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Please use this identifier to cite or link to this item: http://hdl.handle.net/10023/2783
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Title: The Son and the other stars: Christology and cosmology in the imagination of C.S. Lewis
Authors: Ward, Michael
Supervisors: Begbie, Jeremy
Hart, Trevor
Issue Date: 2005
Abstract: This dissertation treats the theory and practice of C. S. Lewis's theological imagination, focussing upon the imaginative use he made of his professional expertise in medieval and renaissance literature. Its approach is principally expository rather than an evaluative. Chapter One outlines the centrality of the imagination to a proper understanding of Lewis's works. Chapter Two examines Lewis's own theory of imagination and surveys how he practised it as a literary critic. We compare and contrast Lewis's theory and practice of imagination with that of his friend, the theologian, Austin Faffer. Chapter Three looks in more detail at Lewis's imaginative practice, in particular his fascination with the images supplied by the seven planets of the Ptolemaic cosmos, which he termed 'spiritual symbols of permanent value'. We analyse what he meant by 'sprit' and 'symbol'. Chapter Four introduces the main argument of the dissertation namely that these seven spiritual symbols structure the works for which Lewis is best known, the seven 'Chronicles of Narnia'. We claim to have uncovered the governing imaginative blueprint of the septet. We address Lewis's capacity for and interest in secrecy and consider why this planetary theme has remained hitherto undetected. In Chapters Five to Eleven we take the seven planets in turn and trace the use Lewis made of them through out his writings. We analyse the planetary symbolism undergirding each Chronicle and conclude each chapter with an exegesis of the Christological message of each book so understood. Chapter Twelve examines factors which motivated Lewis to focus his imaginative energies upon Ptolemaic cosmology and suggests one particular occasioning factor behind the composition of the Chronicles. In addition, we consider theological and pedagogical reasons why he kept silent about the planetary theme. We conclude by indicating certain consequences that our argument has for future readings of these seven works.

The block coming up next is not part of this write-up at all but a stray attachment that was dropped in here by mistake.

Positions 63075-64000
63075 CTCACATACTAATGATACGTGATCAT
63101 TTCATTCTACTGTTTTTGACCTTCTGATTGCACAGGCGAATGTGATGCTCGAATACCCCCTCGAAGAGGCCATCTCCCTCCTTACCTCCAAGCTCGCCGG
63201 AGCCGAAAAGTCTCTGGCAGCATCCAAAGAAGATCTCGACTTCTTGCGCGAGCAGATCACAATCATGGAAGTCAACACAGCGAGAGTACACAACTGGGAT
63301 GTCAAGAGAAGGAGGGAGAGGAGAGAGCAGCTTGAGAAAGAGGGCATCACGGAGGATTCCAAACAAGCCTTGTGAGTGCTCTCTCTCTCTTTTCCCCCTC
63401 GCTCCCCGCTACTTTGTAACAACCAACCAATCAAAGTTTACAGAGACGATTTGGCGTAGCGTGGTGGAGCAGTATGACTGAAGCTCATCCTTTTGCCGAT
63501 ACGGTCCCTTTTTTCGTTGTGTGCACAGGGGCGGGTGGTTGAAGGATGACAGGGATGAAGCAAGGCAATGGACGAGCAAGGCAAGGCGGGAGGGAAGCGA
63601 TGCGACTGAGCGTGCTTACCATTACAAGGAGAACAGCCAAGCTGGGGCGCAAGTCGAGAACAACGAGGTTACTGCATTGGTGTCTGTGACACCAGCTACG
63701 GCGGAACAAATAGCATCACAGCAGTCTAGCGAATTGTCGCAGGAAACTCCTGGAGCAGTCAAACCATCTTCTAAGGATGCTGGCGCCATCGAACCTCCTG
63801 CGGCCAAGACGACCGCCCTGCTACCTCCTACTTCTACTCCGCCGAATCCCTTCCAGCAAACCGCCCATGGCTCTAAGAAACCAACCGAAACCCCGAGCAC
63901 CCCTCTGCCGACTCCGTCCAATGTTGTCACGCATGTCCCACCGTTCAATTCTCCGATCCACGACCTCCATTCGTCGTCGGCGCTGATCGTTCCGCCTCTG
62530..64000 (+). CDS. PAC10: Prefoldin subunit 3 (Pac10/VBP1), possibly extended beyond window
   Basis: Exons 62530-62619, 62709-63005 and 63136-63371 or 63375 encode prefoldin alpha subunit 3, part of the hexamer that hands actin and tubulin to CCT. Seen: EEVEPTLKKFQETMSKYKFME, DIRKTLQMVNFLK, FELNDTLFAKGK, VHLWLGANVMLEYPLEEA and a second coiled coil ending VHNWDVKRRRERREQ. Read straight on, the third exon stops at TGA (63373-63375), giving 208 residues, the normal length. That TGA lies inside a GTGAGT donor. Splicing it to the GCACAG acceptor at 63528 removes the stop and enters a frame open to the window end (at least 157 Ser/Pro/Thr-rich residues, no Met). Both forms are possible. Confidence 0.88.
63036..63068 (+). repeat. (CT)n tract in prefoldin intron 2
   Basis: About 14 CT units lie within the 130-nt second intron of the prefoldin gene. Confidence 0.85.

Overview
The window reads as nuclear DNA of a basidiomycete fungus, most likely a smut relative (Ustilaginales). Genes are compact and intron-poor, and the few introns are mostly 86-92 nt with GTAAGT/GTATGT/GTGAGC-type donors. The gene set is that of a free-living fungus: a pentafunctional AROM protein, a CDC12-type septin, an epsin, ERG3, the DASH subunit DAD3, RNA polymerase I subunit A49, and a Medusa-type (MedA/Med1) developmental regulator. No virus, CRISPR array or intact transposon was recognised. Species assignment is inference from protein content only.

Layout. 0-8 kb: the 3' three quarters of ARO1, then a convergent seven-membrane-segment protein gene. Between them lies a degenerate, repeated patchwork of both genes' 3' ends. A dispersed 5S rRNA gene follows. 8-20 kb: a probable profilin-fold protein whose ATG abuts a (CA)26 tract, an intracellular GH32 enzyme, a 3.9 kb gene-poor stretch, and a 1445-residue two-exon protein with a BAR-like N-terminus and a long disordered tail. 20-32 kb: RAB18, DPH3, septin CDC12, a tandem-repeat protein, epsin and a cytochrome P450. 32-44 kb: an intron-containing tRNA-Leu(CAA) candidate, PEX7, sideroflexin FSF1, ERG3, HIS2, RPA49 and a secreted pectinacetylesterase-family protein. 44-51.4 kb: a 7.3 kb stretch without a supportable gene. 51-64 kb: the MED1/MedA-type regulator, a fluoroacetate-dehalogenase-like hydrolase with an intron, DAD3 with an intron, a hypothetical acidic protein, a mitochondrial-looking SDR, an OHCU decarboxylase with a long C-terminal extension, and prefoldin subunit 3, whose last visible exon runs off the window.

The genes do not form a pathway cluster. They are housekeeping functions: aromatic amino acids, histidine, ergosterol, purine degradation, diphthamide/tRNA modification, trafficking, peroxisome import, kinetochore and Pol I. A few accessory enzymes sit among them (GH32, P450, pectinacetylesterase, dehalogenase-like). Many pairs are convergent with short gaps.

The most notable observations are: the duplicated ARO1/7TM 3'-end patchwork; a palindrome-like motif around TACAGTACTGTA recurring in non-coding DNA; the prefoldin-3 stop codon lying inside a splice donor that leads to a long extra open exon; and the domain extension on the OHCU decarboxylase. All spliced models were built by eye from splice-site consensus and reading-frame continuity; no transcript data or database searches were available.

URI: http://hdl.handle.net/10023/2783
Type: Thesis
Publisher: University of St Andrews
Appears in Collections:Divinity Theses



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